One thing has become quickly obvious as we’ve been examining the Harveston fossil collection: there are a lot of horses.
This is one of several isolated horse teeth from Harveston. This specimen is an upper right 1st molar, and is of particular interest because it is quite a bit smaller than most of our Harveston horses, as can be seen below:
It turns out there were actually two species of horses at Harveston. The larger and much more common one is Equus occidentalis, while the smaller, rare species is generally called Equus conversidens (there are some nomenclatural issues with this name and with Equus species in general, but I’m not going to get into that here). E. conversidens makes up perhaps 5% of the Harveston horses. This seems to be a general trend for southern California sites, including Diamond Valley Lake, with both species generally present, and E. occidentalis being much more common.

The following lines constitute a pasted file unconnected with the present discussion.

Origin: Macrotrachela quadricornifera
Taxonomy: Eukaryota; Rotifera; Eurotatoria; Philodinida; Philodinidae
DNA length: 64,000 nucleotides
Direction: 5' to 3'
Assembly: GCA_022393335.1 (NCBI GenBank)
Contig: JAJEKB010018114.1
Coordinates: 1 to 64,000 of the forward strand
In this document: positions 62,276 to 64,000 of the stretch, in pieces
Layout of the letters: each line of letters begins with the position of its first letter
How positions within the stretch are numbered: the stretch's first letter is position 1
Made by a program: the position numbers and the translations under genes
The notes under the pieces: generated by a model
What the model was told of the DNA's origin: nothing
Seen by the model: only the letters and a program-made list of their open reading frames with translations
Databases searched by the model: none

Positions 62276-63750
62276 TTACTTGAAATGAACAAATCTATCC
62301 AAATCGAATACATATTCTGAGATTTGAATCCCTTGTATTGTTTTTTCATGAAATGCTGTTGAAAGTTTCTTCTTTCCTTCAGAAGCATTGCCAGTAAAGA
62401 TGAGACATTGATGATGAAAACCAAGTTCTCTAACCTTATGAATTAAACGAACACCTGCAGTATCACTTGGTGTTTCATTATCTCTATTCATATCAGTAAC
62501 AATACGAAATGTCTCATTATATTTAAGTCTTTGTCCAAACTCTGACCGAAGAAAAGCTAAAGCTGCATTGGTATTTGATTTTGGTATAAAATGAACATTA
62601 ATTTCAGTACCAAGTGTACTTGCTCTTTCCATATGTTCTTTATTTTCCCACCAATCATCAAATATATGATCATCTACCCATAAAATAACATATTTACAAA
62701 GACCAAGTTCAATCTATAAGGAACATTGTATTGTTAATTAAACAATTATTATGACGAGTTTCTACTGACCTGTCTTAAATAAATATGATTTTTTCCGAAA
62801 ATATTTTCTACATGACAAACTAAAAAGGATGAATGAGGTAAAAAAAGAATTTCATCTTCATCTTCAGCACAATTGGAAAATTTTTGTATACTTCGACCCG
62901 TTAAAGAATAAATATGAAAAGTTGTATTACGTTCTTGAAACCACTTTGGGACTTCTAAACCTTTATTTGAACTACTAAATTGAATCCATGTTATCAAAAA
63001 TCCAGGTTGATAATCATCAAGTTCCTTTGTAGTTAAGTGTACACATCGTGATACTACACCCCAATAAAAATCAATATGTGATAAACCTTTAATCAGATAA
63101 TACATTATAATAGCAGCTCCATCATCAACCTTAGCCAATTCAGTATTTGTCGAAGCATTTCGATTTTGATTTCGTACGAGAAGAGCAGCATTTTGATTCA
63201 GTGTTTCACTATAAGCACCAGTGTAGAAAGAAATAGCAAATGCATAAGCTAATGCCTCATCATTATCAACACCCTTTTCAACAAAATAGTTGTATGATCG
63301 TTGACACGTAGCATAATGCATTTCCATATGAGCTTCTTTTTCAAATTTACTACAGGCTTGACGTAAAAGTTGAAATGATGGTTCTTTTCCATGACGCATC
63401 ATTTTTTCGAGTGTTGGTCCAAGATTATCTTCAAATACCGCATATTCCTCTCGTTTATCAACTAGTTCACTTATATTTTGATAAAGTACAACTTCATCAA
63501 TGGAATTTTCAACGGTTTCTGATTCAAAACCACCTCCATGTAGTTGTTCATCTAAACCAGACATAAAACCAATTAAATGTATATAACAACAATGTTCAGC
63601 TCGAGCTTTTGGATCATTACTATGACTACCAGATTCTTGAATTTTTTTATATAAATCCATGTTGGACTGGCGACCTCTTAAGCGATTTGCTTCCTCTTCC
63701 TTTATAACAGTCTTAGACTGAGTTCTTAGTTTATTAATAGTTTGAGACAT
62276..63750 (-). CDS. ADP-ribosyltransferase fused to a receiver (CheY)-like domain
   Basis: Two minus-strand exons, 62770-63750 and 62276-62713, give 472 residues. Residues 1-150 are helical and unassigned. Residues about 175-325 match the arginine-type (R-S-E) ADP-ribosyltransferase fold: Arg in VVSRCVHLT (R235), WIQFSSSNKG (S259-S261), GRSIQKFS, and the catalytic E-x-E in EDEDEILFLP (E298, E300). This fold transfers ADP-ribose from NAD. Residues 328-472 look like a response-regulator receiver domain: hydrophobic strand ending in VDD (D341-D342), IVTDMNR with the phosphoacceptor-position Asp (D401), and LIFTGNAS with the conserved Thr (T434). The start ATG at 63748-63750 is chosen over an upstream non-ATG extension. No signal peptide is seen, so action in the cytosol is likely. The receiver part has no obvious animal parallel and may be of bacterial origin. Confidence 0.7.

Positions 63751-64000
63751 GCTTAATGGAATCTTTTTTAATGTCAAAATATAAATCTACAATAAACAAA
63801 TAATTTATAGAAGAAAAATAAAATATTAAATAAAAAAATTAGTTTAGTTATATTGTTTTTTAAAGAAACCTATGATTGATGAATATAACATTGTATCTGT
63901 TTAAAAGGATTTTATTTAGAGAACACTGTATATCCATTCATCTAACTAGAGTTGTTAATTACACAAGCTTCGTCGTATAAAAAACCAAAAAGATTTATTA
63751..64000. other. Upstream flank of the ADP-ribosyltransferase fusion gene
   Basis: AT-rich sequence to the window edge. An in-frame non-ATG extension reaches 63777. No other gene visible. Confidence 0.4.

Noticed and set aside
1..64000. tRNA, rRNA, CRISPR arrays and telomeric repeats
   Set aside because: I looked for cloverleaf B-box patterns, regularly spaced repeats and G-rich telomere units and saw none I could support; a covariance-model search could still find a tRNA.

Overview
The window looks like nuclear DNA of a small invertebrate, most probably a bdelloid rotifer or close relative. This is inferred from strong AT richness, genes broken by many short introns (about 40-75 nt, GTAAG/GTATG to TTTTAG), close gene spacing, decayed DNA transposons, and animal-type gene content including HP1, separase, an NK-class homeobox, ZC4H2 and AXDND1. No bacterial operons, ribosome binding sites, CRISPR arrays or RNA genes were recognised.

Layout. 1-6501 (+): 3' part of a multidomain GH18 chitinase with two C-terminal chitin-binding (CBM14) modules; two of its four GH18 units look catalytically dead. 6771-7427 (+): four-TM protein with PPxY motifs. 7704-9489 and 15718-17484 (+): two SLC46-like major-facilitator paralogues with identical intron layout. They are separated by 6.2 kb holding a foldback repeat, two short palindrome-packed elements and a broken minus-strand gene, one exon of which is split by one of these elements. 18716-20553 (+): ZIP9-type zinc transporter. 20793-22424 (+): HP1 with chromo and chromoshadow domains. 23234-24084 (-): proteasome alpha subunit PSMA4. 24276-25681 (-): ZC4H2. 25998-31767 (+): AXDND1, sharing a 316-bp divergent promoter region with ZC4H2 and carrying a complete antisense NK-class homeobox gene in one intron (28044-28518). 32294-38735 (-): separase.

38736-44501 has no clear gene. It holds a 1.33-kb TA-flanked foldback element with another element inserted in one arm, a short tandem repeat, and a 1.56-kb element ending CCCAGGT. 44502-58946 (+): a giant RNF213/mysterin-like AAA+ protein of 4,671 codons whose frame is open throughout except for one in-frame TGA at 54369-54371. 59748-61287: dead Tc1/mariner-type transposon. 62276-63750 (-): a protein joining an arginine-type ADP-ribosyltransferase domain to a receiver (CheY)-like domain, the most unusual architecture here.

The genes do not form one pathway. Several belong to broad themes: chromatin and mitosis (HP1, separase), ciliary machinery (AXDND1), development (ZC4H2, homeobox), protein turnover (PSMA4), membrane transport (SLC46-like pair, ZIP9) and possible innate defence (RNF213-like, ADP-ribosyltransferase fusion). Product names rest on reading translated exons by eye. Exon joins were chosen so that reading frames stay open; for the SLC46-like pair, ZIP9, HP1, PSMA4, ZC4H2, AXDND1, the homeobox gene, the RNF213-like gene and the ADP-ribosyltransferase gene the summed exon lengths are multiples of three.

We’ve made a 3D scan of this E. conversidens tooth (WSC 24676) available for download on Sketchfab at https://skfb.ly/6yJNq.